Sunday, February 12, 2006

The olde recipe book

Okay here we go. The title refers to a cooperation, a wholesale dealership called Haka, short for “Handelskamer” and had its base in Rotterdam. Haka evolved in the supermarkets Coöp and resulted over the years in the now familiar C1000. By the way, did you know the Haka is a Maori war dance, and the New Zealand All Blacks perform this ritual at the beginning of their rugby games? Maybe you remember the Adidas commercial. I know I would run from the field, that is, unless I was Scottish of course and had a devastating answer to all this display of power….but I digress (::grins and chuckles::). Let’s talk shop again; recipes! What strikes me in this book is the traditional Dutch fare on one hand; the recipes your mother or grandmother used to cook like braised beef (draadjesvlees) or split pea soup (erwtensoep), and on the other hand dishes which we now regard as luxurious/modern. Oysters? Charlotte Russe? Bavarois? Caviar? Truffles? French cheeses? Keeping in mind this book was published in 1938, it makes me wonder… Didn’t they know a war was coming, or did they choose to ignore the depression?

Again, reading this makes you aware that in fact over the years we made a 360o turn. Like our grandmothers did, some of us are back to baking our own bread again, making our own jellies and preservatives and taking pride in doing so (or be frowned upon by the rest of the world; why don’t we buy the stuff ready-made =:-0). I know Oma made a white loaf now and then, and we (my sister and I) devoured the whole loaf in one session. Or, we would beg for fries and she would peel potatoes and make her own, in a little pan over the stove. Magic! She could even make croquets! Made a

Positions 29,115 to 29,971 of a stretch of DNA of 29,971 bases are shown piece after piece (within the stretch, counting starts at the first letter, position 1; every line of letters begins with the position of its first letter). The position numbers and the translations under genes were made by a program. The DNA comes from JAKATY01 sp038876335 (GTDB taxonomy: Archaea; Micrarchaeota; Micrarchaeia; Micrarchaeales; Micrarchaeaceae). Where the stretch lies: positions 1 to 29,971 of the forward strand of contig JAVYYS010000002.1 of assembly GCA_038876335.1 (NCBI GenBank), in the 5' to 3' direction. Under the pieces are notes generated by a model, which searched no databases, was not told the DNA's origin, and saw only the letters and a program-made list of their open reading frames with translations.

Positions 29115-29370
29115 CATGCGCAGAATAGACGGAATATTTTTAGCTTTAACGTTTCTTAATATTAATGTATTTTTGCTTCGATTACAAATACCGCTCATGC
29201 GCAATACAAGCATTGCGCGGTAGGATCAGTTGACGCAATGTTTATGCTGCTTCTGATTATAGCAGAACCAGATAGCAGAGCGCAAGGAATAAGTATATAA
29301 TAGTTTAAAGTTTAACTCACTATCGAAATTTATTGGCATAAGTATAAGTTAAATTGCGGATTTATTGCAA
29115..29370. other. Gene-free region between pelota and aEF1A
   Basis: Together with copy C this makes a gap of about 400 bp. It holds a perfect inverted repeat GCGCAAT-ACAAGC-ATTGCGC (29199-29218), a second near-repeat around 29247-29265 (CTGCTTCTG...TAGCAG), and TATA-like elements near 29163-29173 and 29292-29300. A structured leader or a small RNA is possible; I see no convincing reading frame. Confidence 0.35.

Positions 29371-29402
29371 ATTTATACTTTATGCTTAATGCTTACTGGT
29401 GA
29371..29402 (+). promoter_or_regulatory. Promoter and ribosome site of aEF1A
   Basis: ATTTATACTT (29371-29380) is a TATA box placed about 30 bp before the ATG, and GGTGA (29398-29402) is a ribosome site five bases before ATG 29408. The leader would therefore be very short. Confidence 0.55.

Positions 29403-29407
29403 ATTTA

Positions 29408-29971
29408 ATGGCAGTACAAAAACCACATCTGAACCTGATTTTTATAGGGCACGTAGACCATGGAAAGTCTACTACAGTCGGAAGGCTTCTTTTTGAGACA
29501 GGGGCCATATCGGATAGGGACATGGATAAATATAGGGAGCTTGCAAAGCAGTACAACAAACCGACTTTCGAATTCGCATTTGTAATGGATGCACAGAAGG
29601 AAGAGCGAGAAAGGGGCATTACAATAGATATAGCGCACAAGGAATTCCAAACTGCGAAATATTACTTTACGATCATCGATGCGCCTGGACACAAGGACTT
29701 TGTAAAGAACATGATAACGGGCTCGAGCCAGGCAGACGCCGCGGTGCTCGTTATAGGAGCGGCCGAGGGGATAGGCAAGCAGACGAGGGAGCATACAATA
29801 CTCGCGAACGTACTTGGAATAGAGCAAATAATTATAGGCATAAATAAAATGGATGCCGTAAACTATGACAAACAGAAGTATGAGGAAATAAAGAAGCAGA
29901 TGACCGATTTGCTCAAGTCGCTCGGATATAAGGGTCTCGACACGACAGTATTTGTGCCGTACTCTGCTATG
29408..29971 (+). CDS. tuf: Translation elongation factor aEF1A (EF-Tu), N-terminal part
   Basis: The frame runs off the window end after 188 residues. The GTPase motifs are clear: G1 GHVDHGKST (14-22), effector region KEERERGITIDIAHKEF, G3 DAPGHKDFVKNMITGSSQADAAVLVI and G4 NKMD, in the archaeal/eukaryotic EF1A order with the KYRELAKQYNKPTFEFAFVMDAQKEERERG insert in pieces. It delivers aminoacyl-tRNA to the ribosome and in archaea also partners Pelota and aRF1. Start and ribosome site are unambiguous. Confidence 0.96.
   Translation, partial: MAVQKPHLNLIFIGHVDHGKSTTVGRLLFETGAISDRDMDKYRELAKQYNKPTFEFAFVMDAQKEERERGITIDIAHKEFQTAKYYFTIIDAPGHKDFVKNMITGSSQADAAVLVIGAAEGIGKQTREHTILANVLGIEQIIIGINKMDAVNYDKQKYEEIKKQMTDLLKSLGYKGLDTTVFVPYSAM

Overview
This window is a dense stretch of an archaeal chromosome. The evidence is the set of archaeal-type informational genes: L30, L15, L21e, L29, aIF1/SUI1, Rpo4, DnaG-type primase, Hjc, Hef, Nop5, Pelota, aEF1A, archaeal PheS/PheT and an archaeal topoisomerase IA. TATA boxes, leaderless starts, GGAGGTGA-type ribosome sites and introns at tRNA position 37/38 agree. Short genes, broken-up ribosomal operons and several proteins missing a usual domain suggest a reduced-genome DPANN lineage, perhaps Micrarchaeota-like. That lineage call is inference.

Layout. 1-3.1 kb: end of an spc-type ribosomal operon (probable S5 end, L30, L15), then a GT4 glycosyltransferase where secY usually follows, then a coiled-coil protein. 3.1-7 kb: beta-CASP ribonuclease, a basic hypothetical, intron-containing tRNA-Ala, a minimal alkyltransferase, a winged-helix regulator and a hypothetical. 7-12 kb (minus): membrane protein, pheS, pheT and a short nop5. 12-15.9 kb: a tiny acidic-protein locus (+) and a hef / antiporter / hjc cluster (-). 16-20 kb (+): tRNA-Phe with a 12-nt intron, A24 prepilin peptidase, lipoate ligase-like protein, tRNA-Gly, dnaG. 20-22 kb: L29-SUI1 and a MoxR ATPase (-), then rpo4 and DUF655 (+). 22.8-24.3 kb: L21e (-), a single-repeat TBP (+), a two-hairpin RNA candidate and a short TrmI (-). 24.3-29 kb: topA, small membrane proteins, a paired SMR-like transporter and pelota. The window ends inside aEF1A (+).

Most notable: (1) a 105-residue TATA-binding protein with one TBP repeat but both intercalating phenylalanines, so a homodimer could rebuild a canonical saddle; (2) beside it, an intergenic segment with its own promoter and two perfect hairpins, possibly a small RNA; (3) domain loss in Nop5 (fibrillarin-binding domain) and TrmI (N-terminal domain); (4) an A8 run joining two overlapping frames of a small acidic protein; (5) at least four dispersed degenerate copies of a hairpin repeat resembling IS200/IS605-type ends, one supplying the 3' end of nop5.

jelly out of a shrunken apple and a left-over orange, or apple sauce, or her own egg-nog. (That was a tricky one I remember, it curdled sometimes and she would laugh and tell a story about an old friend on a tiny farm –tante Geert, always in flowered dress, apron and on sturdy socks so she could easily slip into her wooden clogs- she could make “advocaat” with her eyes closed, it would never curdle on her!) These might be the recipes we could make nowadays, looking for the recipes in modern cookbooks. But do you know how to dress a hare or rabbit, pluck a chicken? Or gut and clean a fish? Oma knew (and did it too)! And this book is telling you how!

Uh-oh, still no recipes…. I will, I promise…Today I’ll try to make one of the recipes in the book, and post about it, but you know, I started out to show some of the recipes and then…well…got lost … sort of.

1 comment:

  1. The book sounds fascinating-it looks like it has some elaborate illustrations, too. I'm looking forward to the recipes.


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